Imagine a body of academic literature surrounding a proposed transition away from both animal and vegetable sources for human diets. Most would hopefully recognize the inherent insanity if the major keywords were flavor, texture, scent, appearance and satiety while words like health, calories, nutrition, protein, fats, carbohydrates and digestible were missing from the literature.
A vast literature seeking to eliminate beams from skyscraper would be suspect if the keywords did not include words like loadings, shear, stress and vibrations.
The situation with these studies as to the grids ability to handle net zero carbon appears equally insane and ridiculous. A group of studies this large advancing an agenda to greatly increase asynchronous renewable (wind, solar and battery) penetration should show some consideration of the major challenges that will need to be addressed.
Studies about how much energy can be produced from these resources, how it can be stored and how it can be transported, where transmission is treated like plumbing, do not help us advance past the significant hurdles which lie ahead.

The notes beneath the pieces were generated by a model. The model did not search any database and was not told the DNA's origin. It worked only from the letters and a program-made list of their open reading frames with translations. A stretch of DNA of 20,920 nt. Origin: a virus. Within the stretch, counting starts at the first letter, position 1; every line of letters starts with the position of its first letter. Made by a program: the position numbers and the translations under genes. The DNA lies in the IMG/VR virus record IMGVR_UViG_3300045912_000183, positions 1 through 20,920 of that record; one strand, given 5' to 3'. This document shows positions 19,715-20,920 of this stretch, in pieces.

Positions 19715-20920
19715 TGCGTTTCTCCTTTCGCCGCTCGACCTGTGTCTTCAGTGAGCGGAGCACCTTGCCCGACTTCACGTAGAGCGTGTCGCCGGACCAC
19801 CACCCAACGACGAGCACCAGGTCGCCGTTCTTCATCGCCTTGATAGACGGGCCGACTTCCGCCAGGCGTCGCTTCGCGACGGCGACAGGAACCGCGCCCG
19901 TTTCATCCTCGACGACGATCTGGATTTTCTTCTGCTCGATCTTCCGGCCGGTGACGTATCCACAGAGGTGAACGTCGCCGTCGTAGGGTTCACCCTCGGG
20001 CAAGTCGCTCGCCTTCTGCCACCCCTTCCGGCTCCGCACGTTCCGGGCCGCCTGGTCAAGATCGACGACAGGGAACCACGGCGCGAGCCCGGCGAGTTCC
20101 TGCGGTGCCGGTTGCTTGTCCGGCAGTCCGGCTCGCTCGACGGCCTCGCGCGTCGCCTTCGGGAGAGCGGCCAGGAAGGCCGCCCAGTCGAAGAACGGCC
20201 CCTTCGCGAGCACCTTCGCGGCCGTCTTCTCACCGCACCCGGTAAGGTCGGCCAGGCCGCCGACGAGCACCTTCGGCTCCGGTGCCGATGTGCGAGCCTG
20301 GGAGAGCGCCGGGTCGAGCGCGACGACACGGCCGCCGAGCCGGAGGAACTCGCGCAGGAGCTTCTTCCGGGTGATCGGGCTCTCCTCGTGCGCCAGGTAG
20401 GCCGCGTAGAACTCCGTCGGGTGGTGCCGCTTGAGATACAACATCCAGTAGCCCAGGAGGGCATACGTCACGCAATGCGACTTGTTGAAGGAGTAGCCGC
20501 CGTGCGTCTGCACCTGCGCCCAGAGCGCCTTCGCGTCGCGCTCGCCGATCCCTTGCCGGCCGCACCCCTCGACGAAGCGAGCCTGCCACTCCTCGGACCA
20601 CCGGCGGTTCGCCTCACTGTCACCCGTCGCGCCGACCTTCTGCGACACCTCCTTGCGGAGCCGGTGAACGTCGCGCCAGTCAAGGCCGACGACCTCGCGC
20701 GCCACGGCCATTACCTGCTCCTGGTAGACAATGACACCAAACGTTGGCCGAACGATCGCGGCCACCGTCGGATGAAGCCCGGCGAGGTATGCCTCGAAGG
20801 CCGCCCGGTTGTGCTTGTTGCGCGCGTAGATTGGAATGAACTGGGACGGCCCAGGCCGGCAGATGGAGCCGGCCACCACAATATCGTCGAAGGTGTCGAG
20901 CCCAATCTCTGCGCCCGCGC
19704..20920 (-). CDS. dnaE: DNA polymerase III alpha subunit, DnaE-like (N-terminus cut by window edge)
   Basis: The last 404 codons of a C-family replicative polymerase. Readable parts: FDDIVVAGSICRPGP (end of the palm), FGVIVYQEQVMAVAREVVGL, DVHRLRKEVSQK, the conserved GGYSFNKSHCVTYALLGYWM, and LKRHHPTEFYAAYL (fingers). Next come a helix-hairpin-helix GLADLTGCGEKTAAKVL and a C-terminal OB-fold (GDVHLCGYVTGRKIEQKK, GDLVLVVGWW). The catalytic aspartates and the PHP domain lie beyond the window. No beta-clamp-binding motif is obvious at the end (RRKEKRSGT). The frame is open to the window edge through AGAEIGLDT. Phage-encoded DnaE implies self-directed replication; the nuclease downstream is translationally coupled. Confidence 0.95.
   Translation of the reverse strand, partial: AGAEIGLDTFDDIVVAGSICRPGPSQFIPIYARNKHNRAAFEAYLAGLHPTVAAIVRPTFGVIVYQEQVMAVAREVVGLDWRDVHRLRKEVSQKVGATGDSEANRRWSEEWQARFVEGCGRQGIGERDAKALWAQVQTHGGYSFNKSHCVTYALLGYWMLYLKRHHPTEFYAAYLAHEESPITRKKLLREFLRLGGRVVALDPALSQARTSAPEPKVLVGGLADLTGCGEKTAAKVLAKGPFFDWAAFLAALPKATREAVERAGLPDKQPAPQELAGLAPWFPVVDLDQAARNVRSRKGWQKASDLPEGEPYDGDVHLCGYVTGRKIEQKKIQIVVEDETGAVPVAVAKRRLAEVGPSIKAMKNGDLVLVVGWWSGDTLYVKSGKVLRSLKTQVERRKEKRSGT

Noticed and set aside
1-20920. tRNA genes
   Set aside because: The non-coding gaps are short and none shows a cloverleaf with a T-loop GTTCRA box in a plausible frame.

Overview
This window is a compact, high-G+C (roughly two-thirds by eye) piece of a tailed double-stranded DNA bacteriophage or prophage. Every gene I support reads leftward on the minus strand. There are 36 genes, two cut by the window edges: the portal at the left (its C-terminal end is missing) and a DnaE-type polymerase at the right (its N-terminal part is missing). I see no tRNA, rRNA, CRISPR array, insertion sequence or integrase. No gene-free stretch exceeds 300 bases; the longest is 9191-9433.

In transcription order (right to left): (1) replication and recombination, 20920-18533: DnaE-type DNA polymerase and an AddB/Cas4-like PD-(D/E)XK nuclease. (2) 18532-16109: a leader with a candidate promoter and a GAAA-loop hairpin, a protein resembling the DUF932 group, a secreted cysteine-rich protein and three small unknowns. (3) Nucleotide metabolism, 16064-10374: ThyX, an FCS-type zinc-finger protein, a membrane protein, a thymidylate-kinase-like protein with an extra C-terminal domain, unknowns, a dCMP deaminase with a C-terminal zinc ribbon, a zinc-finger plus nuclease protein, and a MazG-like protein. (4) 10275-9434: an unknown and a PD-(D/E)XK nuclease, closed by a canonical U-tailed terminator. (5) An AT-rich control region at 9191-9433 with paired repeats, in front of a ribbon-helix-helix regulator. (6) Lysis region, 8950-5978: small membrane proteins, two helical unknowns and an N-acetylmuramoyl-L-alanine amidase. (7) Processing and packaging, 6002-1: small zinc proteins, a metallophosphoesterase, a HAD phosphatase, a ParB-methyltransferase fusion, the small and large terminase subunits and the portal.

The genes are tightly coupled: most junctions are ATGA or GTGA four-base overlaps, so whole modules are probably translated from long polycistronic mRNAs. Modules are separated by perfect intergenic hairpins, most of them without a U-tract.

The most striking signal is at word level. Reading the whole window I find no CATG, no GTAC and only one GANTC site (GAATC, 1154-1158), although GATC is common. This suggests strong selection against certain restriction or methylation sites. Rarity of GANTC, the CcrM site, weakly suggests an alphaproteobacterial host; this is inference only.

Seeing many nations advance in lock step toward the goal of increased asynchronous intermittent penetration with no well-studied remediation actions in place is frightening. Instead of joint cheerleading, we should be sharing and documenting the challenges to better work around them.
There are many technical publications and many technical journals which grapple with the concerns around essential reliability services. For example, engineers, academics and scientists jointly grapple with the critical such as providing synthetic or virtual inertia through inverter technology to aid the Texas grid.